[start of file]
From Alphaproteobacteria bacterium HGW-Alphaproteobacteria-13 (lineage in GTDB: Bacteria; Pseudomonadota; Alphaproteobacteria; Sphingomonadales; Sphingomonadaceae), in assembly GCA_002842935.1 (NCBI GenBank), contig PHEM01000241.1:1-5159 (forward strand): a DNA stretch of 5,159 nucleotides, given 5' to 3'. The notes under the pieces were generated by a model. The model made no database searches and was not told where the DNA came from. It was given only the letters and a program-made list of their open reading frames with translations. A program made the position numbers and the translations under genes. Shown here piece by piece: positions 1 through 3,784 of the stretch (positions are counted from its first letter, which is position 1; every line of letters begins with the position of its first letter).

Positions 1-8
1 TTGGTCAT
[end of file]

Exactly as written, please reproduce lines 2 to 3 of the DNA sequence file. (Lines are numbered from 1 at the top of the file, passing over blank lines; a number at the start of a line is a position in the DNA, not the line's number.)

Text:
Positions 1-8
1 TTGGTCAT